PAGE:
Thursday, September 11, 2014

Curious about using dashes in your writing?

Using Dashes: En Dash, Em Dash, 2 Em Dash, or 3 Em Dash?

Courtesy of Scribendi-- Everything you’ve ever wanted to know about dashes!
A young man dashes down a path surrounded by trees.
Don't dash to use dashes! Dashes can be
complicated, so read these helpful tips
before using them in your writing.
If you’re confused about the various types of dashes and when to use them, you’re not alone. Figuring out whether to use an en dash, em dash, 2 em dashes, or even (gasp!) 3 em dashes can be confusing.

En dash 

In ranges

The en dash (–) gets its name because it’s the same width as the letter N. It is generally used in place of “to” for connecting numbers in ranges, although it can also connect words (in which case, it means “through”). For example,
David Foster Wallace (1962–2008)
The Packers won 21–14.
Note that an en dash should not be used for negative numbers, and that there should be no spaces before or after it. It should also not be used when the number or word is preceded by from or between (from…to, or between…and). So,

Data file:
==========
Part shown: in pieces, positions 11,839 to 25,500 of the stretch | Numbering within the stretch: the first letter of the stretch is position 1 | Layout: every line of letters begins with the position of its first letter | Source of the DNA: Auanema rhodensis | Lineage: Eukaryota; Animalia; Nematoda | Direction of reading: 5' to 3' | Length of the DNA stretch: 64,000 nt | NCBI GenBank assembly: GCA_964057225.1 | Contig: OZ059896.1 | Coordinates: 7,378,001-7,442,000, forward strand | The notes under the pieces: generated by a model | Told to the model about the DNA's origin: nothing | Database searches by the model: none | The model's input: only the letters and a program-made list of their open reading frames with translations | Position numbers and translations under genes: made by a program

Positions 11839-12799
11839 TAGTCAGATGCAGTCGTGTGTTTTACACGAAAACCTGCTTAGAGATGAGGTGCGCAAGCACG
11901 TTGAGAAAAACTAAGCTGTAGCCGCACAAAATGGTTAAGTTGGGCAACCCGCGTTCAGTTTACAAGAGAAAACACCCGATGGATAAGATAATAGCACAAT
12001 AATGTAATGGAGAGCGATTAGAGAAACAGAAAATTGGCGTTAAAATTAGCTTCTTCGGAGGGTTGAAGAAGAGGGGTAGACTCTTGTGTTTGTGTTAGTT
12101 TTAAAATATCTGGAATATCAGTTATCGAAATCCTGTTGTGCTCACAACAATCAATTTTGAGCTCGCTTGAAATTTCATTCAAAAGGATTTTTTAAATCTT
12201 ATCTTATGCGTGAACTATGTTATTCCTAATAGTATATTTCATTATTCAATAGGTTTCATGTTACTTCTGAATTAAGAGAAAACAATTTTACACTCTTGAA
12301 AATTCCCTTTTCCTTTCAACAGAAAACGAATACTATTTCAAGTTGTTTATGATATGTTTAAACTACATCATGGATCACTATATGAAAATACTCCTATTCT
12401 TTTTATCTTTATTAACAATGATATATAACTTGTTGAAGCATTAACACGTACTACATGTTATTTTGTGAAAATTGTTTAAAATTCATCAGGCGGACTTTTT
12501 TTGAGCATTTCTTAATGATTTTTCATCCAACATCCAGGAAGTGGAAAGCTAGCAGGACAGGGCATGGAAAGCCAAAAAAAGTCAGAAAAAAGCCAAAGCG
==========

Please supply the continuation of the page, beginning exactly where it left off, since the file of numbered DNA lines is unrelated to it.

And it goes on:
The park is open from May to October.                       The temperature is 32–45°F.
Or…                                                                                        Or…
The park is open May–October.                                  The temperature is between 32 and 45°F.              
But not…                                                                                But not…
The park is open from May–October.                          The temperature is between 32–45°F.

Instead of a hyphen

The en dash can be used when joining compound modifiers. For example,
New York–Tel Aviv connection
Mother-of-the-bride–approved dresses
Post–October Revolution politics

Creating an en dash

Creating an en dash can be done by either:
  • [ctrl] and the minus sign on the numpad or
  • [alt] 0150 (on the numpad)

Em dash

The em dash (— or -- [on an old-fashioned typewriter]) is the most commonly used type of dash and is often simply referred to as a dash. It gets its name—no big surprise here—because it’s the width of an M. The em dash is used primarily in informal writing in place of a comma, colon, semicolon, or parentheses to provide emphasis.

Set off parenthetical elements/explain

When I was driving—well, asleep at the wheel—I got into an accident.
The em dash in this example could be substituted with a parenthesis, but not a comma because commas cannot be used to set off parenthetical expressions when there is internal punctuation (such as commas inside the expressions), as can be seen in the following example.